Andi, I've read the Walker book too. To be honest I didn't enjoy it that much, not because of the subject matter but because of the way it was written.

  7. I am surprised to hear that even after women have moved to the West, that they still adhere to this practice for their daughters. I guess the cultural traditions run so deep...

    I appreciate your observations about the writing as I have had similar experiences with memoirs where I very much wanted to keep reading because of the story the person was telling, but the format or style sometimes got in the way. I'm wondering if she wrote this on her own, or with a co-author.

  8. Wow! What a powerful topic and emotional book to read. I have never heard of this book- but it is a topic that I have learned a little about. What a sad and traumatic thing for anyone to have to go through. Very scary! This sounds like a book we could all learn a lot from.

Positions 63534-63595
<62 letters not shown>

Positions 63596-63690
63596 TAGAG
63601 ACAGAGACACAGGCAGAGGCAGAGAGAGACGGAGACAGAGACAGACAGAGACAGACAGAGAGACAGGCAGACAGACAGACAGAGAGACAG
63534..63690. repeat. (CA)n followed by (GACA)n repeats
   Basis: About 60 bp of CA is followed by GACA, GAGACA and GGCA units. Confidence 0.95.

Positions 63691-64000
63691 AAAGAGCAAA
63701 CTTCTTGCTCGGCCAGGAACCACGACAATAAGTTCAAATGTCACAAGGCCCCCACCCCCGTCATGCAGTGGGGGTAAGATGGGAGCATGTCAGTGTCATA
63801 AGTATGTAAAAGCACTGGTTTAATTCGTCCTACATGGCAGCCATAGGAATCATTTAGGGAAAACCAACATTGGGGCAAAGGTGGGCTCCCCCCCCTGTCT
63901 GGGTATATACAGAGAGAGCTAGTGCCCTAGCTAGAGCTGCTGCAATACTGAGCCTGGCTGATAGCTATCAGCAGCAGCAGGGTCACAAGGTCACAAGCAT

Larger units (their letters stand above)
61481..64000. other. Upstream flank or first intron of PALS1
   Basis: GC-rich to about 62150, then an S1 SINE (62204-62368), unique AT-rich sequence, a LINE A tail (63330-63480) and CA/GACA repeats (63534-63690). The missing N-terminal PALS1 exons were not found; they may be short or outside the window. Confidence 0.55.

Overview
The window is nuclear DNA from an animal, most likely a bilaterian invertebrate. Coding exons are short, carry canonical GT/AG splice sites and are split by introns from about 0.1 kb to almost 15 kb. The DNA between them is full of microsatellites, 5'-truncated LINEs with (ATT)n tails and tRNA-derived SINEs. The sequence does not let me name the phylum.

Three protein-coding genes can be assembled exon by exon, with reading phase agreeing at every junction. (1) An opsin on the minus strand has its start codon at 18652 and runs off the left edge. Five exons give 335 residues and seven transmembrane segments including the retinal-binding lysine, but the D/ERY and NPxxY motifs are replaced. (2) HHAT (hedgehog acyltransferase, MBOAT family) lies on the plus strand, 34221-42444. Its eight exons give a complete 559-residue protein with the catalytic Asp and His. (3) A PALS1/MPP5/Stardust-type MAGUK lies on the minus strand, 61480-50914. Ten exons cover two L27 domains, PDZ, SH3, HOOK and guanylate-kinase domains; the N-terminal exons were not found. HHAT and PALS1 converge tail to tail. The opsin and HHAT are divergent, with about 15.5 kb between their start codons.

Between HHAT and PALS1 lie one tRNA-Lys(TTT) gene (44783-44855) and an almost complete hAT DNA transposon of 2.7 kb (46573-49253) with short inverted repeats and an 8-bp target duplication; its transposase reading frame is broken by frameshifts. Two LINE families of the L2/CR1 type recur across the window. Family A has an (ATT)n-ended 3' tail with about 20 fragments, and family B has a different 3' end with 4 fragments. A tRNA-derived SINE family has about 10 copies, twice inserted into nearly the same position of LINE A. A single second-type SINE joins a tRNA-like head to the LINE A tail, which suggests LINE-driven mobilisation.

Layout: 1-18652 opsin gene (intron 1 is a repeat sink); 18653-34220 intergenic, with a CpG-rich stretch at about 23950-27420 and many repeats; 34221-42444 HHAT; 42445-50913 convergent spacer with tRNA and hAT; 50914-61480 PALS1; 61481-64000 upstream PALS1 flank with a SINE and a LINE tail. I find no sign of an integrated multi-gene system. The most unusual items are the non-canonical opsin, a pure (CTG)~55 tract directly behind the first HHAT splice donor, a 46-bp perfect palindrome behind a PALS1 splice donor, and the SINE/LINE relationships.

9. TheBookGirl, as far as I know she wrote it on her own. She has also directed a film called Fire Eyes about FGM, I'm hoping to see that at some point. I think we need to be less worried about being culturally sensitive about issues such as this.

    Fairday Morrow, it was emotional to read as the descriptions were so graphic. If the author wanted to raise awareness, I think she has done so through this book.

  10. I think FGM is a horrible, violent oppressive practice. It's awful that it causes such health problems afterwards and I have read that the health issues can be painful, humiliating and cause the women to be ostracized in their own culture. It's inhuman. The fact that some still practice in the West is unconscionable. I know it's a part of some cultures but no matter the culture, in todays day and age such brutal practices should be eradicated. I think any private doctors who perform FGM should be thrown in prison and lose their medical license. It's disgusting.

    It sounds like this is a tough memoir to read because of the subject matter and circumstances surrounding it. It sounds like this book may not have been edited all that well. Your review is great, thank you for posting about this book. I'm not sure I could read it although that feels like a cop out, too.